‘‘Our review of [a jury instruction] claim requires that we examine the [trial] court’s entire charge todetermine whether it is reasonably [probable] that the jury could have been misled . . . . While a request to charge that is relevant to the issues in a case and that accurately states the applicable law must be honored, a [trial] court need not tailor its charge to the precise letter of such a request. . . . If a requested charge is in substance given, the [trial] court’s failure to give a charge in exact conformance with the words of the request will not constitute a ground for reversal. . . . As long as [the instructions] are correct in law, adapted to the issues and sufficient for the guidance of the jury . . . we will not view the instructions as improper. . . . Additionally, we have noted that [a]n [impropriety] in instructions in a criminal case is reversible . . . when it is shown that it is reasonably possible for [improprieties] of constitutional dimension or reasonably probable for nonconstitutional [improprieties] that the jury [was] misled.’’ (Internal quotation marks omitted.) State v. Baltas, 311 Conn. 786, 808-809, 91 A.3d 384 (2014). Jury instructions regarding constancy of accusation testimony are nonconstitutional in nature. See, e.g., State v. Rivera, 145 Conn.App. 344, 351-53, 76 A.3d 197 (trial court’s failure to give limiting instruction as to constancy of accusation testimony was not matter of constitutional magnitude), cert. denied, 310 Conn. 962, 83 A.3d 344 (2013); State v. Wild, 43 Conn.App. 458, 467, 684 A.2d 720 (same), cert. denied, 239 Conn. 954, 688 A.2d 326 (1996). ‘‘A challenge to the validity of jury instructions presents a question of law over which [we exercise] plenary review.’’ (Internal quotation marks omitted.) State v. Bonilla, 317 Conn. 758, 770, 120 A.3d 481 (2015).

         With respect to the governing legal principles, we concluded in Troupe that ‘‘a person to whom a sexual assault victim has reported the assault may testify only with respect to the fact and timing of the victim’s complaint; any testimony by the witness regarding the details surrounding the assault must be strictly limited to those necessary to associate the victim’s complaint with the pending charge, including, for example, the time and place of the attack or the identity of the alleged perpetrator. In all other respects, our current rules remain in effect. Thus, such evidence is admissible only to corroborate the victim’s testimony and not for substantive purposes. Before the evidence may be admitted, therefore, the victim must first have testified con- cerning the facts of the sexual assault and the identity of the person or persons to whom the incident was reported. In determining whether to permit such testimony, the trial court must balance the probative value of the evidence against any prejudice to the defendant.’’ (Footnote omitted.) State v. Troupe, supra, 237 Conn. 304-305.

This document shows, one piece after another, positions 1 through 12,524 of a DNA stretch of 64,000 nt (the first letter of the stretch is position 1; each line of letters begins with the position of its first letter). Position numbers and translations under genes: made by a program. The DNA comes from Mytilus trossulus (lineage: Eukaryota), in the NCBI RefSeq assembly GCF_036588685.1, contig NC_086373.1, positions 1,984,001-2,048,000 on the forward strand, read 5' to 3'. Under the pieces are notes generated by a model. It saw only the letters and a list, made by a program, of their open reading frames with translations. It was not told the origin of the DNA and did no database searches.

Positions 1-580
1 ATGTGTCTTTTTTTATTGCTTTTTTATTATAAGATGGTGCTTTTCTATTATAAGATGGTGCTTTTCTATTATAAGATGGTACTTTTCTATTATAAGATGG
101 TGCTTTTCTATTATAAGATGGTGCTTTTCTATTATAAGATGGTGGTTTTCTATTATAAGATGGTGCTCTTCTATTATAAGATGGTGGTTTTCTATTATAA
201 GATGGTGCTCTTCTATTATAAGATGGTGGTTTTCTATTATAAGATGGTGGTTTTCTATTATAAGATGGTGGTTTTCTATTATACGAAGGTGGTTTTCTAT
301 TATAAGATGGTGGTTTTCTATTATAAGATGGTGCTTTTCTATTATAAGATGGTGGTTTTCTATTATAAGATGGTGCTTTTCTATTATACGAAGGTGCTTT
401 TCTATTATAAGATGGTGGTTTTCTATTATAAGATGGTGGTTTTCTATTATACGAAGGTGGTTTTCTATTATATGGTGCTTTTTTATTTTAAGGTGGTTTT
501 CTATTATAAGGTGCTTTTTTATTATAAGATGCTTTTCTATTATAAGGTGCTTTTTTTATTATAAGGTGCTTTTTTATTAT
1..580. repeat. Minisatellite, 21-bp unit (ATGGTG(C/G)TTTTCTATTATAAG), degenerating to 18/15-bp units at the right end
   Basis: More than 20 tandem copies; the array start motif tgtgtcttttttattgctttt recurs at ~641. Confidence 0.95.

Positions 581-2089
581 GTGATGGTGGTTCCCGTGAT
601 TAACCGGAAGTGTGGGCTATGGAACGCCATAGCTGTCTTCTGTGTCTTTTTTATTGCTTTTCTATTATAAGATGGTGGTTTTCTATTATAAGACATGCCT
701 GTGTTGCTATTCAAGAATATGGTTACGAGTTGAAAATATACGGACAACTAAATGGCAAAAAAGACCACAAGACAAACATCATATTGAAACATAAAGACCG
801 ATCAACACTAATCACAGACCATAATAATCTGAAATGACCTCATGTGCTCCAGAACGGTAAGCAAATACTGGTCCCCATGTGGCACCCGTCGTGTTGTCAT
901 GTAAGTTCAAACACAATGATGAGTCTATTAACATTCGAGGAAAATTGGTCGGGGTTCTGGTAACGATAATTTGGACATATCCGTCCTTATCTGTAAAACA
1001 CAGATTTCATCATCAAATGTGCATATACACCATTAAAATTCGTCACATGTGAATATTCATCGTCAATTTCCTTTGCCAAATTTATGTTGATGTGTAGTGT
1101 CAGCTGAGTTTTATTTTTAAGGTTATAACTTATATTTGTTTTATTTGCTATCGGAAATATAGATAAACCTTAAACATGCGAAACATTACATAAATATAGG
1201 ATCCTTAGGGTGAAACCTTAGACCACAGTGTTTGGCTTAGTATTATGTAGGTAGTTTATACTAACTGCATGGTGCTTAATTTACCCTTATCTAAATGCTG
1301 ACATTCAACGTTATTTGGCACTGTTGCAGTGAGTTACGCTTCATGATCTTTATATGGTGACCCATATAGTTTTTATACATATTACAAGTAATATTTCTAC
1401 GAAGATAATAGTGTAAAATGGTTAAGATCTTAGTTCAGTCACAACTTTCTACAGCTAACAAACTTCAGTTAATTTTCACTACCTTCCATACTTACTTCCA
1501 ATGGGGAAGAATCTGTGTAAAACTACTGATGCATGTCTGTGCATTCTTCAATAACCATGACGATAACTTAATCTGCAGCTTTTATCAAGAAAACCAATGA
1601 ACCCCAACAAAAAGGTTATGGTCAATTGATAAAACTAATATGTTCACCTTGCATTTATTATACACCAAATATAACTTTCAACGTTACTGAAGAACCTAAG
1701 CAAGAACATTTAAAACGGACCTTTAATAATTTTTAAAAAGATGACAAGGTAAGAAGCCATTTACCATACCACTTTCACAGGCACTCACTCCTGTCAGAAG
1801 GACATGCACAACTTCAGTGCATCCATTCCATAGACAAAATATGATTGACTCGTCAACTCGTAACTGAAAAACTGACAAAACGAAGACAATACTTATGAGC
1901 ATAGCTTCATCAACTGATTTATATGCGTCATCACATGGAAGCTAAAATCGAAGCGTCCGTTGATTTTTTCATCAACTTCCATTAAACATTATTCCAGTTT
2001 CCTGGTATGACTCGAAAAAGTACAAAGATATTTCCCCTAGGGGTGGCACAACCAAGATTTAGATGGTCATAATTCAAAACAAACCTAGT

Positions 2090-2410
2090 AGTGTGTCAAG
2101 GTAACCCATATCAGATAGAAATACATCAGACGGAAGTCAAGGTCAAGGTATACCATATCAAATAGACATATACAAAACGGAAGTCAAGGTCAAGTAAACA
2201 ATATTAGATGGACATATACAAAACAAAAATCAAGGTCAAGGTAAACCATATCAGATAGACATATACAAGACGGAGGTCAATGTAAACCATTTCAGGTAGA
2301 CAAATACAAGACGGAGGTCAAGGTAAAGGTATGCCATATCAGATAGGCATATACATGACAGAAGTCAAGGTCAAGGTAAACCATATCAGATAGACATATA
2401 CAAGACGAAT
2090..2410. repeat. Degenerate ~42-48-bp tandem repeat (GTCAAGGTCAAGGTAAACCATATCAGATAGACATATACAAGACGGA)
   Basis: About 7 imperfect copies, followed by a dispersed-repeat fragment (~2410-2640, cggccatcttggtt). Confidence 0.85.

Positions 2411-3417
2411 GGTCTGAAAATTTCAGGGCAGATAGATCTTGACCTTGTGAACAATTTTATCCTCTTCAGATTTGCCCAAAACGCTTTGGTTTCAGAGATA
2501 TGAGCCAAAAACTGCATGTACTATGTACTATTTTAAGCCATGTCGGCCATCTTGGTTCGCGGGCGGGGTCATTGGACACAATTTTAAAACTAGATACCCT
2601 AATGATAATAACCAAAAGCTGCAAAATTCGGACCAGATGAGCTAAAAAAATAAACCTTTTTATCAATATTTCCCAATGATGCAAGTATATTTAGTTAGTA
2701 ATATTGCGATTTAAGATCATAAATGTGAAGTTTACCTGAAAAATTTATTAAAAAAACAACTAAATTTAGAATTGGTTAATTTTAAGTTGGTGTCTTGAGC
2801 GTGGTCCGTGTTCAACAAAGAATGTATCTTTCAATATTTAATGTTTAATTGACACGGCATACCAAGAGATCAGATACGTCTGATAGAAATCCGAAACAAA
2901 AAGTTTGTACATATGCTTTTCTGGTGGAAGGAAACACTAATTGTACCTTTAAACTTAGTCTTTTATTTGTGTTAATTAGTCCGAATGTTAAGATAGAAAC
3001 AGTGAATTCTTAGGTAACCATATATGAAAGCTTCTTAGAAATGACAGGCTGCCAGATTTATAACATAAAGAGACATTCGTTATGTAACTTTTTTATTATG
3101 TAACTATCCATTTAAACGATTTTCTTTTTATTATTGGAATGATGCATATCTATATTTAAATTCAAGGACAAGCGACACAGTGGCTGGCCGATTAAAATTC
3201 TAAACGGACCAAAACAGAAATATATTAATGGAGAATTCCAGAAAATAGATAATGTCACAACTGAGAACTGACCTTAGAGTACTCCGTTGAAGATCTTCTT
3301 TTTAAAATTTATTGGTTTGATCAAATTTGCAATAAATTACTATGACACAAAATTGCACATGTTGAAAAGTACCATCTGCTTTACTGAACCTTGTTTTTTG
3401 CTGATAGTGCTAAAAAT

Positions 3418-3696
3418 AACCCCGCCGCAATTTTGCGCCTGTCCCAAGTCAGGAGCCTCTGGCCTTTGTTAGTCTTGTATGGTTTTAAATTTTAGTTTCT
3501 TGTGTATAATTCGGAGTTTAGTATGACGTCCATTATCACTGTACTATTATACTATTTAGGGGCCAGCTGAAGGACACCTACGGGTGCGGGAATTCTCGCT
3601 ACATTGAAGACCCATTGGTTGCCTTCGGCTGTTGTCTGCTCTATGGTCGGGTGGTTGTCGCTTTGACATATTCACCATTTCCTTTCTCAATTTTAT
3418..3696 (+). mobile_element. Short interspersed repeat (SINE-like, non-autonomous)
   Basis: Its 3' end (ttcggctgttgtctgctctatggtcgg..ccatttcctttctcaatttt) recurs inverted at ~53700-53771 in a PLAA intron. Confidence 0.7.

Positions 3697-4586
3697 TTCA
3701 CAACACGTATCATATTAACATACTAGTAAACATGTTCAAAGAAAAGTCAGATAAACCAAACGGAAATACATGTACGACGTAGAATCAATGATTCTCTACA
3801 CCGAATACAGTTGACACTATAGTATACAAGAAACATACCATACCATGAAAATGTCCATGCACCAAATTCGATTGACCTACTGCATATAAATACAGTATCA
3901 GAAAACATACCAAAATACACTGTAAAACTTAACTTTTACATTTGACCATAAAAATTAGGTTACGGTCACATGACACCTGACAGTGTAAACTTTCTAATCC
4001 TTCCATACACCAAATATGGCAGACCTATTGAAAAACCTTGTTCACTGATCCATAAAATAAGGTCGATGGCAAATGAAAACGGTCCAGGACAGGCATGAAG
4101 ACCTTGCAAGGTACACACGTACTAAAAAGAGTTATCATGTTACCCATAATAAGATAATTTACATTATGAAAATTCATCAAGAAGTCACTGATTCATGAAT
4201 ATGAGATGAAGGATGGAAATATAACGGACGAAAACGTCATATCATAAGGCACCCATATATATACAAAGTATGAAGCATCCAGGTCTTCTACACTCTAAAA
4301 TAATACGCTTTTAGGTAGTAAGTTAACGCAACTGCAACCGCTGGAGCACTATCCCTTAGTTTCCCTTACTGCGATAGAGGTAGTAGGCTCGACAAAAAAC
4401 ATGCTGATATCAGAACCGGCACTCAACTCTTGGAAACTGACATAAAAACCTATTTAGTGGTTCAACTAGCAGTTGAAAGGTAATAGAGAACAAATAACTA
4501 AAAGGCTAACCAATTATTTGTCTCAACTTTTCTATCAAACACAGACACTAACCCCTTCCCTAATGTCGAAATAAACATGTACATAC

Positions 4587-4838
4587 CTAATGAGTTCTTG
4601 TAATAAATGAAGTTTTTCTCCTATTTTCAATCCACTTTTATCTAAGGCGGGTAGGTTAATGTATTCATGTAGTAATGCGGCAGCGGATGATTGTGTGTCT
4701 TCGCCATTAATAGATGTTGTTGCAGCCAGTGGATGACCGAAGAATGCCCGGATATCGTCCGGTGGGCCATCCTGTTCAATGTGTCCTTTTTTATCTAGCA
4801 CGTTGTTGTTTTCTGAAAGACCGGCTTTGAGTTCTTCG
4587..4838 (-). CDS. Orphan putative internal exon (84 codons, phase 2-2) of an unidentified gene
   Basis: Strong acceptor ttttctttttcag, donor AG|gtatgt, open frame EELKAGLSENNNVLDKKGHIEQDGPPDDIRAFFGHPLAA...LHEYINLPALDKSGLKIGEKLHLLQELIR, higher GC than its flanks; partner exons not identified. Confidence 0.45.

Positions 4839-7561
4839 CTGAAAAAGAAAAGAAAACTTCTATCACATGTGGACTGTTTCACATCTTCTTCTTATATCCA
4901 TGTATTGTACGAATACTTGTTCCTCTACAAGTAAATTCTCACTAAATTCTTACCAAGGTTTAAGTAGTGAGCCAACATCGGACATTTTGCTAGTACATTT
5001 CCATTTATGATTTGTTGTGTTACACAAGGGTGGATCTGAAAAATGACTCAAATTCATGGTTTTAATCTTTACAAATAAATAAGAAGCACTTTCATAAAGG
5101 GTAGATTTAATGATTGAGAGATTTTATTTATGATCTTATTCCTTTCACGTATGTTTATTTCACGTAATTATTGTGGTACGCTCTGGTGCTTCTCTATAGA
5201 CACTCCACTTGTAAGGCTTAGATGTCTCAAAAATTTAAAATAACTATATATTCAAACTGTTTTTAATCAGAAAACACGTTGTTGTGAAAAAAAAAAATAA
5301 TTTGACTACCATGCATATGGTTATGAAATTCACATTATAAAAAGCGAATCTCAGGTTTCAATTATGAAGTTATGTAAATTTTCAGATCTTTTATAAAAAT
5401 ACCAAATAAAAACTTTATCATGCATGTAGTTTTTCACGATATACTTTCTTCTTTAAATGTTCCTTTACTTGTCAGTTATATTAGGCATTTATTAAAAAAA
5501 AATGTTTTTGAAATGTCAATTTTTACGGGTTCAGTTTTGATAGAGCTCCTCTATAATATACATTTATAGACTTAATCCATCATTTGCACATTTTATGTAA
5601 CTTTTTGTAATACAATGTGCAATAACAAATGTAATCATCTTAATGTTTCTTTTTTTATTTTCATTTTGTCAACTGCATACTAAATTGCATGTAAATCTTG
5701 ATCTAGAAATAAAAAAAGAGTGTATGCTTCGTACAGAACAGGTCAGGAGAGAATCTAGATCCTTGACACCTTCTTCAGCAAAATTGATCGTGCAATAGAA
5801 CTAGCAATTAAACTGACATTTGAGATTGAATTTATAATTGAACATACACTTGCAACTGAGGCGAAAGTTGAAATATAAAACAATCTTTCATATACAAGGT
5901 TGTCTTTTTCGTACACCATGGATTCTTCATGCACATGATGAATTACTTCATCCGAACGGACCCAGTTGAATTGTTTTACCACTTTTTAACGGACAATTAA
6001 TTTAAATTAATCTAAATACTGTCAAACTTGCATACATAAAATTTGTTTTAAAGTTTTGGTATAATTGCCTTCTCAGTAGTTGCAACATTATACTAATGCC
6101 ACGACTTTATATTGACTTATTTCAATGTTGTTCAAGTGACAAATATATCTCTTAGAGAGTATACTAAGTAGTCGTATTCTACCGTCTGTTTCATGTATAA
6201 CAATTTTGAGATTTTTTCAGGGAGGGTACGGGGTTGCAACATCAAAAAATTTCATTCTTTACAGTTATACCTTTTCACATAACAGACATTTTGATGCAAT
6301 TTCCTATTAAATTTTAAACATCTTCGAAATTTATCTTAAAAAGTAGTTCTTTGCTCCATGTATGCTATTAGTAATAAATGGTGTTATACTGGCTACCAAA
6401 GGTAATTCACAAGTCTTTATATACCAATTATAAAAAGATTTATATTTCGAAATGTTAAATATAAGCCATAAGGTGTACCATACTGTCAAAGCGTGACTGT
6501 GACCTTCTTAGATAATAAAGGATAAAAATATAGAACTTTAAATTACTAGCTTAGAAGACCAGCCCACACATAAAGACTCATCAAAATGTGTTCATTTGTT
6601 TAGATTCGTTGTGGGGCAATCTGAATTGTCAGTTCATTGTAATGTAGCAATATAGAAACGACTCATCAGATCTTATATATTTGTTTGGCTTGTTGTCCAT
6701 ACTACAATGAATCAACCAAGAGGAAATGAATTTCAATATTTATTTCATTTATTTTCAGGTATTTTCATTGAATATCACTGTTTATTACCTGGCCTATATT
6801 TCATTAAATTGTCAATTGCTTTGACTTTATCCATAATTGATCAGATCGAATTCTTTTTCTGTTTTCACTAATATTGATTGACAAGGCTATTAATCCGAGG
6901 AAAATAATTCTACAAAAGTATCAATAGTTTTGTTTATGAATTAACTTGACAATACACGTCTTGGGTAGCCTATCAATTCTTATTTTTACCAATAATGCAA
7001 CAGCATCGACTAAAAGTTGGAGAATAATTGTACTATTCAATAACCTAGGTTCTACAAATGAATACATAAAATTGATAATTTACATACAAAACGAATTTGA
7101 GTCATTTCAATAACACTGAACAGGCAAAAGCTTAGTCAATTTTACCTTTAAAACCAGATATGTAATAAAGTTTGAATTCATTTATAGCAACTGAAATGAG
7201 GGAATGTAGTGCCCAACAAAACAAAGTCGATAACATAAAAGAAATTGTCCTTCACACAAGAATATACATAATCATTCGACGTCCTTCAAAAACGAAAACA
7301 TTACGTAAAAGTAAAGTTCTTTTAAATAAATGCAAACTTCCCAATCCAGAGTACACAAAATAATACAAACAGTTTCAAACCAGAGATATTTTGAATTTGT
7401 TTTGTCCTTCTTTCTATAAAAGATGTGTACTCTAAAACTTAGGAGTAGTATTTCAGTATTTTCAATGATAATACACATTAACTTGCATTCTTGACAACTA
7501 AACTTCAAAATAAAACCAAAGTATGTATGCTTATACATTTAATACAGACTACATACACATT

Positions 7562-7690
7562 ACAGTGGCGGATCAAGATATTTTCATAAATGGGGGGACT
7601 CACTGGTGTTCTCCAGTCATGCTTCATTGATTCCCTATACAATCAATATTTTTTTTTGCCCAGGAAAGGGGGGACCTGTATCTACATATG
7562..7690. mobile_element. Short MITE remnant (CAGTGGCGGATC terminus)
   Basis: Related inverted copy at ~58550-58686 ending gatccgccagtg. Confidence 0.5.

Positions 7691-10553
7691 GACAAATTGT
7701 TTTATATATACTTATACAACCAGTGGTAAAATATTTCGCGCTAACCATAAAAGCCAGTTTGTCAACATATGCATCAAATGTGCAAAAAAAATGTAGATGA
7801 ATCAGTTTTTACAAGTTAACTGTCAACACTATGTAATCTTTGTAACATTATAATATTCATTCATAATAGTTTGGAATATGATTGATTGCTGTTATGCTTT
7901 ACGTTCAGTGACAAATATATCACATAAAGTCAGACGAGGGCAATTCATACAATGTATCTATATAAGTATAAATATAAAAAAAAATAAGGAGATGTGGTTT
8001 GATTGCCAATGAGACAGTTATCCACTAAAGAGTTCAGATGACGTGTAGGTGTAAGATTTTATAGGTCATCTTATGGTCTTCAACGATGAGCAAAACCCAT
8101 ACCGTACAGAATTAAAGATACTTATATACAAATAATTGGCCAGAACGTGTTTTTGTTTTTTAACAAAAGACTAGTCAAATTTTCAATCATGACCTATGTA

The foregoing principle is codified in § 6-11 (c) of the Connecticut Code of Evidence, which provides: ‘‘A person to whom a sexual assault victim has reported the alleged assault may testify that the allegation was made and when it was made, provided the victim has testified to the facts of the alleged assault and to the identity of the person or persons to whom the assault was reported. Any testimony by the witness about details of the assault shall be limited to those details necessary to associate the victim’s allegations with the pending charge. The testimonyof the witnessis admissible only to corroborate the victim’s testimony and not for substantive purposes.’’ Troupe and § 6-11 (c) of the Connecticut Code of Evidence, in turn, are the basis for standard criminal jury instruction 7.2-1; see footnote 6 of this opinion; which the defense urged the trial court to give to the jury following the court’s rejection of its original request to charge.

         In the present case, even considering the state’s improper suggestion during rebuttal argument that the constancy of accusation evidence supported the substance of the victim’s claim, we conclude it is not reasonably probable that the trial court’s limiting instruction on constancy evidence misled the jury. The court closely followed the language of Troupe and the Connecticut Code of Evidence when instructing that the victim’s out-of-court statements to S and D that the defendant had sexually assaulted her were admissible only ‘‘for the limited purpose of corroborating what the [victim] . . . has testified to in court with respect only to the fact and timing of her complaint, the time and place of the alleged sexual assaults, and the identity of the alleged perpetrator.’’ The court also instructed that the testimony of the constancy witnesses, iffound credible by the jury, could be used to ‘‘corroborate or support [the victim’s] own testimony. In other words, they are a factor in your determination as to what weight and credibility you will give to [the victim’s] testimony as it pertains to the charges of sexual assault.’’ The court subsequently added that ‘‘[the victim’s] delay in reporting the alleged incidents is also something you may consider in assessing her ...